Spain forward Joselu celebrates scoring his team’s winning goal against Italy in the Nations League semis (JOHN THYS)
When Spain coach Luis de la Fuente took command in December, few expected the star performer in his opening raft of games would be Espanyol striker Joselu.
The coach, who has worked in youth football within the Spanish federation and was a relative unknown when he replaced Luis Enrique at the helm of La Roja, was expected to get the best out of Spain’s talented youngsters.
However it is 33-year-old Joselu who has been the pivotal figure thus far, with three goals in three matches, including a late winner against Italy on Thursday to send Spain into the Nations League final.
All three of Joselu’s strikes have come as a substitute, with a brace against Norway on his debut in de la Fuente’s first match in March earning him a start against Scotland in the second in Euro 2024 qualifying.
That was a dismal night for Spain, with Joselu and co frustrated as Scott McTominay struck twice to inject early doubts into the new project, although he hit the woodwork with his country’s best effort.
Joselu’s late goal at FC Twente’s De Grolsch Veste stadium in Enschede has provided new impetus and staved off the wolves already scratching at the door.
While international teams sometimes call up players after they move to big clubs, with Joselu the reverse is true — Real Madrid are poised to seal a deal to bring in their former youth player next week after his eye-catching performances for Spain.
That Joselu is De la Fuente’s man, rather than a player selected by Enrique is a further shot in the arm for the 61-year-old coach.
The target man, who has played for English sides Stoke City and Newcastle United in the past, is atypical of the forwards chosen by Enrique.
The former Barcelona coach looked for movement and touch, players who would fit the system, with Alvaro Morata as far a concession to muscle and aerial menace as he would go.
De la Fuente started with the Atletico Madrid forward up front against Italy but turned to Joselu for Plan B — something which the more dogmatic Enrique would not countenance.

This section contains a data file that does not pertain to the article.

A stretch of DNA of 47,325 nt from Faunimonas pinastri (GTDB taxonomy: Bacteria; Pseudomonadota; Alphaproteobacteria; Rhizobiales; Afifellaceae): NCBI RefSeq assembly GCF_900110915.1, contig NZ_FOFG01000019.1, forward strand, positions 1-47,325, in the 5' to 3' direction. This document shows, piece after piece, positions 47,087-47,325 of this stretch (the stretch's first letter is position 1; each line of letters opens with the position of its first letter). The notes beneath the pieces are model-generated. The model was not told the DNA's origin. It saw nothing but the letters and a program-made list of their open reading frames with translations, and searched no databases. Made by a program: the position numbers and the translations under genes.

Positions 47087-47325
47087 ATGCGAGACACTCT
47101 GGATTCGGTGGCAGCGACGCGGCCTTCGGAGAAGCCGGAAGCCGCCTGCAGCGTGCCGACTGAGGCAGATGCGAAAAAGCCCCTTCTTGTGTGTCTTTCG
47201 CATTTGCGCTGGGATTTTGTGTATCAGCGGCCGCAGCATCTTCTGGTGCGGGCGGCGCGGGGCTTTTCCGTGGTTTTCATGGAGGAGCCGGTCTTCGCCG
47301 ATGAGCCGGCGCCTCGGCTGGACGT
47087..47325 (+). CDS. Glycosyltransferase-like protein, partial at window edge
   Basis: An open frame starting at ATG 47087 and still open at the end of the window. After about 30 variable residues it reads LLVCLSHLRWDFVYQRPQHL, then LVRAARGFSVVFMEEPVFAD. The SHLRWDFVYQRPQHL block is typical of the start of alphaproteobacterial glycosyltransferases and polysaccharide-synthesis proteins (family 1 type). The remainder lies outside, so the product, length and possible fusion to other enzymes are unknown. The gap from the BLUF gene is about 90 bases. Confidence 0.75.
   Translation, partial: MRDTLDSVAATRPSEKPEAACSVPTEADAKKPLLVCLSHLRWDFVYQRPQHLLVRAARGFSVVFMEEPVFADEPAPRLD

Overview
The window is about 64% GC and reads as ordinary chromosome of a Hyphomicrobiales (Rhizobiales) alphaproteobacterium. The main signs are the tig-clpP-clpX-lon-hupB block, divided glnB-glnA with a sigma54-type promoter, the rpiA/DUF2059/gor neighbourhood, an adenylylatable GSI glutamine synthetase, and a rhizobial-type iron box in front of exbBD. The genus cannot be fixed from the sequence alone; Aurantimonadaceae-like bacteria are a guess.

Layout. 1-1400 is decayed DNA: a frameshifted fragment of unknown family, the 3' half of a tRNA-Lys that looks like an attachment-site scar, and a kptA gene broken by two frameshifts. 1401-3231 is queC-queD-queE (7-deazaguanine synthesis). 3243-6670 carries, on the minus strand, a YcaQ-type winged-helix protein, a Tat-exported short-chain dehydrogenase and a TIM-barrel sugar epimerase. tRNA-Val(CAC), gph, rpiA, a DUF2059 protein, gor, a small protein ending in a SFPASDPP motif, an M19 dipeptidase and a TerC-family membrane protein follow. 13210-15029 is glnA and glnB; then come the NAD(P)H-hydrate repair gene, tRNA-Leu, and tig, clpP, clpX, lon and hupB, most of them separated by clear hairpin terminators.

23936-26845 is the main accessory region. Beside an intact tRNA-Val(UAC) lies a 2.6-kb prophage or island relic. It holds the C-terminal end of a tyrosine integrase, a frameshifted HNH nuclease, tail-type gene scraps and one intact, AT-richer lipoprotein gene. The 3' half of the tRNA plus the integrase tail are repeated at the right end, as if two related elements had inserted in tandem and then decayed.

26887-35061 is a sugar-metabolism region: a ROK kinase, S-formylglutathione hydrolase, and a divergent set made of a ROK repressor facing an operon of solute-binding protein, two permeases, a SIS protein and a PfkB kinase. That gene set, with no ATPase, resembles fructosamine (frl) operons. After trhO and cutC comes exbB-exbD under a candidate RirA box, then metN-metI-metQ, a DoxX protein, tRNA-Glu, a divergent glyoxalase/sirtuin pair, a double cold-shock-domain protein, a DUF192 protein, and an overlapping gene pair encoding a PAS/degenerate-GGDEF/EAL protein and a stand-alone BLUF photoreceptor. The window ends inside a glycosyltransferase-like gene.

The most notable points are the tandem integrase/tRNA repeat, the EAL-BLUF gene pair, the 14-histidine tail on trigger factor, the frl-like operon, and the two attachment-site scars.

It took him only four minutes to make his mark against Italy.
Joselu went left when the Azzurri defence went right, staying onside by a minor miracle and converting from close range.
“It’s a question of faith,” explained the forward.
And De la Fuente is planning on keeping the faith in him, despite his age.
“He’s been very good for his club and with us he’s playing exceptionally,” said the coach.
“The plan is to keep counting on him because he’s earning it.”
– Journeyman –
Joselu’s poached effort put Spain within reach of their first trophy in over a decade.
After Spain won Euro 2008, the 2010 World Cup and successfully defended their Euro crown in 2012 in a glorious stretch, it seemed they would continue to dominate the international game, but that did not transpire.
Now with a hybrid of the passing football with which they succeeded and a more direct game, De la Fuente is hopeful of starting his new era with silverware.
Joselu is looking for his first honours too — with the exception of the 2010-11 La Liga trophy he won with Madrid, making his one and only league appearance for the club that season.
The forward has played for 10 clubs in Spain, Germany and England, but has blossomed late in his career.
“Age is just a number,” Joselu noted Friday.
He hit a personal best of 17 goals across all competitions for Espanyol this season, despite his team’s relegation from La Liga, in which he was the third top scorer with 16.
With Karim Benzema, Eden Hazard, Marco Asensio and Mariano Diaz departing, there is room for him at the Santiago Bernabeu and a loan from Espanyol could be sealed as soon as Monday, Spanish reports suggest.
By then he may have lifted his first trophy — at least the first he can feel like he has earned.
“Regarding the rumours, I want to focus myself here, yesterday was a beautiful day,” Joselu said.
“My eldest son wanted to run onto the pitch — these are unique moments.”